The right to die has for decades been recognised for persons in a vegetative state, but there remains controversy about ending life-sustaining medical treatment for persons in the minimally conscious state (MCS). The controversy is rooted in assumptions about the moral significance of consciousness, and the value of life for patients who are conscious and not terminally ill. This paper evaluates these assumptions in light of evidence that generates concerns about quality of life in the MCS. It is argued that surrogates should be permitted to make decisions to withdraw life-sustaining medical treatment from patients in the MCS.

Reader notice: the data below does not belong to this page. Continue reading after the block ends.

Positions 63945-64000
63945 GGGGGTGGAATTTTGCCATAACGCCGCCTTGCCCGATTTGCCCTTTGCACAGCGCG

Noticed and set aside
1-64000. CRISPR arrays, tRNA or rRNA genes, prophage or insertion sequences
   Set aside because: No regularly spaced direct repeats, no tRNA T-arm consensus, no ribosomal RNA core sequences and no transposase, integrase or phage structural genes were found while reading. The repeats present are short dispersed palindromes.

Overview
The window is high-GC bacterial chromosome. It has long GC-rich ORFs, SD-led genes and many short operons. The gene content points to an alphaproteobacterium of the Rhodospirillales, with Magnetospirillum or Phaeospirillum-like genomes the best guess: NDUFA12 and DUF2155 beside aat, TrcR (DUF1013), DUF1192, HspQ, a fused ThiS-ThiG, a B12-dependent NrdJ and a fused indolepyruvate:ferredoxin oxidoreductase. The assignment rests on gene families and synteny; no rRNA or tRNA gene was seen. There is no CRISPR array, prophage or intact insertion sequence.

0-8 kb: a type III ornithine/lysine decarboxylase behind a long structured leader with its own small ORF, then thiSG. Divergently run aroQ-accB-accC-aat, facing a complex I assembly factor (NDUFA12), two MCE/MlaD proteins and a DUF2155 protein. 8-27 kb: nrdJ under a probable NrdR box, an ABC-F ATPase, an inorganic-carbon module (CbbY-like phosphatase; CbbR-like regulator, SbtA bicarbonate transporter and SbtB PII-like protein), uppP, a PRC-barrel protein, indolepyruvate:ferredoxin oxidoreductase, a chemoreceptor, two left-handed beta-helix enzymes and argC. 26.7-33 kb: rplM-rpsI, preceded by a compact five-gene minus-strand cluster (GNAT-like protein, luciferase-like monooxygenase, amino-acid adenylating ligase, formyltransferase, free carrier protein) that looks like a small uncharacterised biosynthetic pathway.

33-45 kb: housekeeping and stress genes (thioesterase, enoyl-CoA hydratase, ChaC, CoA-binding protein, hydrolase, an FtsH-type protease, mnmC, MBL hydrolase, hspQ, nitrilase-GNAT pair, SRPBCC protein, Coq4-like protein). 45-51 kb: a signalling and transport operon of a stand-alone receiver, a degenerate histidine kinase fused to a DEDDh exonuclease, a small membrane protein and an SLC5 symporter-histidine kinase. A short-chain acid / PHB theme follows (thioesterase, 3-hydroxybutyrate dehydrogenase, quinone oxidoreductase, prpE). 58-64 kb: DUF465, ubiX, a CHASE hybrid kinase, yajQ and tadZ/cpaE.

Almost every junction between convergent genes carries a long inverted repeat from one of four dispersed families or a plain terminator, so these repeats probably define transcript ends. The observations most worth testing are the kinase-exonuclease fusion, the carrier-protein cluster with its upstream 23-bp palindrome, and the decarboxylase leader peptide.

- Consciousness disorders
- living wills/advance directives
- minimally conscious state
- right to die
- vegetative state
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Funding Research funded by Canadian Institutes of Health Research, MOP 77670, therapeutic hopes and ethical concerns: clinical research in the neurosciences and NNF 80045, states of mind: emerging issues in neuroethics.
Competing interests None declared.
Provenance and peer review Not commissioned; externally peer reviewed.
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